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In these insightfully droll essays, Gierach shows us how fishing offers plenty of time to think things over.

DUMB LUCK AND THE KINDNESS OF STRANGERS

The latest collection of interrelated essays by the veteran fishing writer.

As in his previous books—from The View From Rat Lake through All Fishermen Are Liars—Gierach hones in on the ups and downs of fishing, and those looking for how-to tips will find plenty here on rods, flies, guides, streams, and pretty much everything else that informs the fishing life. It is the everything else that has earned Gierach the following of fellow writers and legions of readers who may not even fish but are drawn to his musings on community, culture, the natural world, and the seasons of life. In one representatively poetic passage, he writes, “it was a chilly fall afternoon with the leaves changing, the current whispering, and a pale moon in a daytime sky. The river seemed inscrutable, but alive with possibility.” Gierach writes about both patience and process, and he describes the long spells between catches as the fisherman’s equivalent of writer’s block. Even when catching fish is the point, it almost seems beside the point (anglers will understand that sentiment): At the end of one essay, he writes, “I was cold, bored, hungry, and fishless, but there was still nowhere else I’d have rather been—something anyone who fishes will understand.” Most readers will be profoundly moved by the meditation on mortality within the blandly titled “Up in Michigan,” a character study of a man dying of cancer. Though the author had known and been fishing with him for three decades, his reticence kept anyone from knowing him too well. Still, writes Gierach, “I came to think of [his] glancing pronouncements as Michigan haiku: brief, no more than obliquely revealing, and oddly beautiful.” Ultimately, the man was focused on settling accounts, getting in one last fishing trip, and then planning to “sit in the sun and think things over until it’s time for hospice.”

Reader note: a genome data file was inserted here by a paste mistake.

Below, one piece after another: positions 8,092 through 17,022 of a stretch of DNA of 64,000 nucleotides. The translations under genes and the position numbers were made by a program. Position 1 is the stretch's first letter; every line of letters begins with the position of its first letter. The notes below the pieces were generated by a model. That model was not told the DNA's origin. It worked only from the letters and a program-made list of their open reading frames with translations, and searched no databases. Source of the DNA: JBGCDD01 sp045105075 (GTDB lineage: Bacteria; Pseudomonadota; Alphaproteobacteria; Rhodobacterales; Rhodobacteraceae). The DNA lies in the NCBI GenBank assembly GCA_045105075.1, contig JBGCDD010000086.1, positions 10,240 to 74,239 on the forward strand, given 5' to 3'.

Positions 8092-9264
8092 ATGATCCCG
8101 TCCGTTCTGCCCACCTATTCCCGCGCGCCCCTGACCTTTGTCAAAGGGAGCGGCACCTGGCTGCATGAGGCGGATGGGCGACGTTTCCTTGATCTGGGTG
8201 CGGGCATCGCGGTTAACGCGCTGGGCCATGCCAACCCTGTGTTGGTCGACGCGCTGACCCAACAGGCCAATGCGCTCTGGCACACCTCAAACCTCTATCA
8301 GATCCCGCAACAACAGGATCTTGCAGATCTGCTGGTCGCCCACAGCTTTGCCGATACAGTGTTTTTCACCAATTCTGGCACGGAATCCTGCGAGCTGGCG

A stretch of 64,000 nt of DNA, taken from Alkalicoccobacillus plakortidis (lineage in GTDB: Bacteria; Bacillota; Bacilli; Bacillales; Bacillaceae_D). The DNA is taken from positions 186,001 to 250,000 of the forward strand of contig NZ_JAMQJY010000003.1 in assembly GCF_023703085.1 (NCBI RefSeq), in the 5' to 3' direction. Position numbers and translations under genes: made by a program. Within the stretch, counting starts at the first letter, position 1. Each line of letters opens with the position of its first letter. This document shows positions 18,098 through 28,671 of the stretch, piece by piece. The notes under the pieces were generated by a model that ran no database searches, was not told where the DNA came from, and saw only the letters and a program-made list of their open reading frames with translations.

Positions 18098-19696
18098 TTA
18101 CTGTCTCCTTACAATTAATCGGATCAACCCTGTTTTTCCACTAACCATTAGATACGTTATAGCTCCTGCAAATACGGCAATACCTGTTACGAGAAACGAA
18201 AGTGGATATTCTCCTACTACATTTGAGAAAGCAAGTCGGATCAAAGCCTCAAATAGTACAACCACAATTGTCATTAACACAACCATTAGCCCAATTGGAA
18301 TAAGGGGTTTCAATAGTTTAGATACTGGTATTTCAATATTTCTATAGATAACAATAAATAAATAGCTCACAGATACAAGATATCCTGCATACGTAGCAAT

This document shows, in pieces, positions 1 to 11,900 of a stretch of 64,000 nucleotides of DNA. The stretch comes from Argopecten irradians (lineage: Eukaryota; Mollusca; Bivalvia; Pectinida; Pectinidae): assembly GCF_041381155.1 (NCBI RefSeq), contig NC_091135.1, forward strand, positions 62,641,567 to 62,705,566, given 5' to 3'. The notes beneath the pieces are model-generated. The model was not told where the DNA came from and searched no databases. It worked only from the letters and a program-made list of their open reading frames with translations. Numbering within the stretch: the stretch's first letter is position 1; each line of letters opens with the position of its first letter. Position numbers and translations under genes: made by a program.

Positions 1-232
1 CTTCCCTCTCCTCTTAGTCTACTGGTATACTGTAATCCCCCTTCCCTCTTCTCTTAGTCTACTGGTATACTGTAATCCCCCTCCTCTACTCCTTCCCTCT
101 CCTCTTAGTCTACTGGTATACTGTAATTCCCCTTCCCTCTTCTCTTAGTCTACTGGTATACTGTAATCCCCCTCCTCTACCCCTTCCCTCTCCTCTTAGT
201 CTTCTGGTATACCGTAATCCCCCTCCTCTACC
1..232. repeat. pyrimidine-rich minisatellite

In these insightfully droll essays, Gierach shows us how fishing offers plenty of time to think things over.

Pub Date: June 2, 2020

ISBN: 978-1-5011-6858-1

Page Count: 224

Publisher: Simon & Schuster

Review Posted Online: Jan. 22, 2020